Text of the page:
• erleb

    what nonsense! besides the fact that palm has not only not lost this game but is actually make remarkable headway towards emerging as a (once again) major player, this article offers nothing but unsubstantiated bad advice. there is no viable business model presented and following this trendy yet desperate direction would be corporate suicide. Palm is steadily following a well thought out, if at times not perfectly executed, plan and should continue to do so.

  • erleb

    what nonsense! besides the fact that palm has not only not lost this game but is actually make remarkable headway towards emerging as a (once again) major player, this article offers nothing but unsubstantiated bad advice. there is no viable business model presented and following this trendy yet desperate direction would be corporate suicide. Palm is steadily following a well thought out, if at times not perfectly executed, plan and should continue to do so.

  • daniel

    I don't understand why they should go for an "android wrapper" when they already have a very capable, arguably better OS. Specifically they seem to have apple a bit scared on executing the multitouch patent (due to their own arsenal which google doesn't have–its either that or apple doesn't find palm significant enough to pursue). Interfacing with google maps on a pre is superior to doing the same on an android device because of this (in the case of the droid, this extends to web browsing and e-mail as well).

    I don't think it would be a bad idea to license webOS out though. Unfortunately for them, the time to do this was probably when everyone was "ooooooohh aaahhhhh webos." Which was 6 months – year ago. Now Android has picked up significant momentum in this department and I don't know that palm could catch them. They may now be backed into a corner they can only get out of with a even more amazing device than the pre.

    They are in a tough spot. They got a bit of a jump out of the pre and webos, but I think they are back on the decline with regards to significance. I think they are one more round of android devices and/or one more major release of the android OS away from certain death. They should have had better upkeep of webos. Its still a beta OS in my opinion [I feel the same about android 1.x]. The pixi should have been a much cooler device and > Pre.

    I currently have a Pre. Miss my iphone [AT&T service=suck]. Will likely get an android device in the next six months.

  • daniel

    I don't understand why they should go for an "android wrapper" when they already have a very capable, arguably better OS. Specifically they seem to have apple a bit scared on executing the multitouch patent (due to their own arsenal which google doesn't have–its either that or apple doesn't find palm significant enough to pursue). Interfacing with google maps on a pre is superior to doing the same on an android device because of this (in the case of the droid, this extends to web browsing and e-mail as well).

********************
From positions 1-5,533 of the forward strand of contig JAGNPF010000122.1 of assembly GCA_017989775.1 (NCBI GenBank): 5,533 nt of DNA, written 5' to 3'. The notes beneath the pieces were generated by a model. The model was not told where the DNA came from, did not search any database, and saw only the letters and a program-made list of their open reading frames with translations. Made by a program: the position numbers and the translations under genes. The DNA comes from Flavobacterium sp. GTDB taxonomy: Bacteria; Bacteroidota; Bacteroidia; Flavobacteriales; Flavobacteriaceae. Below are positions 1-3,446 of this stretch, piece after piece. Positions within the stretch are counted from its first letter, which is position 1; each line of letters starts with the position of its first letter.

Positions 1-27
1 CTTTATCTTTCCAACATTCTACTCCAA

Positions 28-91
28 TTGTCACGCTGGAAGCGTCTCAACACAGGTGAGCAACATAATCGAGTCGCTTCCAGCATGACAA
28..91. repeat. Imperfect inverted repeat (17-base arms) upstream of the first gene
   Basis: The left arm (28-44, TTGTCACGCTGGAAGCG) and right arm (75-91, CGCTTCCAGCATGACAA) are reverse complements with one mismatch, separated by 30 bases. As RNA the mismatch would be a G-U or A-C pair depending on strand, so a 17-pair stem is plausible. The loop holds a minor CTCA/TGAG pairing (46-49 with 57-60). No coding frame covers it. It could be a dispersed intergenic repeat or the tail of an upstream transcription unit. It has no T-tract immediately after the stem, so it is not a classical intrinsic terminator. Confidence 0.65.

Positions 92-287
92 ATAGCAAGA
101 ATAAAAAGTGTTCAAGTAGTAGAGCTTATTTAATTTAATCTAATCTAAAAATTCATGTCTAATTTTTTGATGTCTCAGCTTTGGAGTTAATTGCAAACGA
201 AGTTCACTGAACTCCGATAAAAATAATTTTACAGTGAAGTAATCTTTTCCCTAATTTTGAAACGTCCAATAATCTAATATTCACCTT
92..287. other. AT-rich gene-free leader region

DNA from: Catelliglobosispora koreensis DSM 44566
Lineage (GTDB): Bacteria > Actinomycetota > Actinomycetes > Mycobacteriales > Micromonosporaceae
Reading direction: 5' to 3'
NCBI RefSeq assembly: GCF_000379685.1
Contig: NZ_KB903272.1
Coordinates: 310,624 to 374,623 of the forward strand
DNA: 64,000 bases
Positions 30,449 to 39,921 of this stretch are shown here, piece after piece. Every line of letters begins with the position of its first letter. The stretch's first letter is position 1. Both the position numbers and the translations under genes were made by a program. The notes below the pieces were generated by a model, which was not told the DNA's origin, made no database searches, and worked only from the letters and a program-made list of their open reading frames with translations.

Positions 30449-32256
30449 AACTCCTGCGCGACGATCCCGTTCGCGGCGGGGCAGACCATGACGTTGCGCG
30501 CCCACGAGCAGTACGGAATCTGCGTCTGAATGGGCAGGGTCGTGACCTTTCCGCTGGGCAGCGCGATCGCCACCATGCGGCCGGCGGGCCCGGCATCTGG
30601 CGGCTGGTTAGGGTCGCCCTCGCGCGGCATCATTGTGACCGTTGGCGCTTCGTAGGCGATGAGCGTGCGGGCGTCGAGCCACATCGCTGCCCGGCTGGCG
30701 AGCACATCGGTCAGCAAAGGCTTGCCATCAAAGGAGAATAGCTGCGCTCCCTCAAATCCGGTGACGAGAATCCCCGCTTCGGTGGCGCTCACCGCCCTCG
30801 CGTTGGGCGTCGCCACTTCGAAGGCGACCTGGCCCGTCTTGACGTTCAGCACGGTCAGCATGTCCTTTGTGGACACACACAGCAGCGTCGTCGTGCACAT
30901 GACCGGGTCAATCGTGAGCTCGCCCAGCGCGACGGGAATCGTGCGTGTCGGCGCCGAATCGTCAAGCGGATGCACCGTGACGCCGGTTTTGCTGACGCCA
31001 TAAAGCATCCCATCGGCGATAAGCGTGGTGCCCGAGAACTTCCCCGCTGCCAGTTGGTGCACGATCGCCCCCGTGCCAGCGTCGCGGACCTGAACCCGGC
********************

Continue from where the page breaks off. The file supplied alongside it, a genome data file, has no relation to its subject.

I don't think it would be a bad idea to license webOS out though. Unfortunately for them, the time to do this was probably when everyone was "ooooooohh aaahhhhh webos." Which was 6 months – year ago. Now Android has picked up significant momentum in this department and I don't know that palm could catch them. They may now be backed into a corner they can only get out of with a even more amazing device than the pre.

    They are in a tough spot. They got a bit of a jump out of the pre and webos, but I think they are back on the decline with regards to significance. I think they are one more round of android devices and/or one more major release of the android OS away from certain death. They should have had better upkeep of webos. Its still a beta OS in my opinion [I feel the same about android 1.x]. The pixi should have been a much cooler device and > Pre.

    I currently have a Pre. Miss my iphone [AT&T service=suck]. Will likely get an android device in the next six months.

  • ifown

    Rebuild webOS on top of Android? hahaha…what nonsense! webOS is an awesome multitasking mobile operating system as it is. Both Android and webOS already work well while running on top of Linux. Why would you want to degrade it's functionality by rebuilding it on top of Android that will only make it run slower? Palm is doing just fine as more developers are now learning about how to build apps for webOS; and from the APIs, functions, and capabilities I've discovered for webOS, it's incredible!

    If a Nokia/Palm deal ever surfaces, that should end your lack of capital concerns.

  • ifown

    Rebuild webOS on top of Android? hahaha…what nonsense! webOS is an awesome multitasking mobile operating system as it is. Both Android and webOS already work well while running on top of Linux. Why would you want to degrade it's functionality by rebuilding it on top of Android that will only make it run slower? Palm is doing just fine as more developers are now learning about how to build apps for webOS; and from the APIs, functions, and capabilities I've discovered for webOS, it's incredible!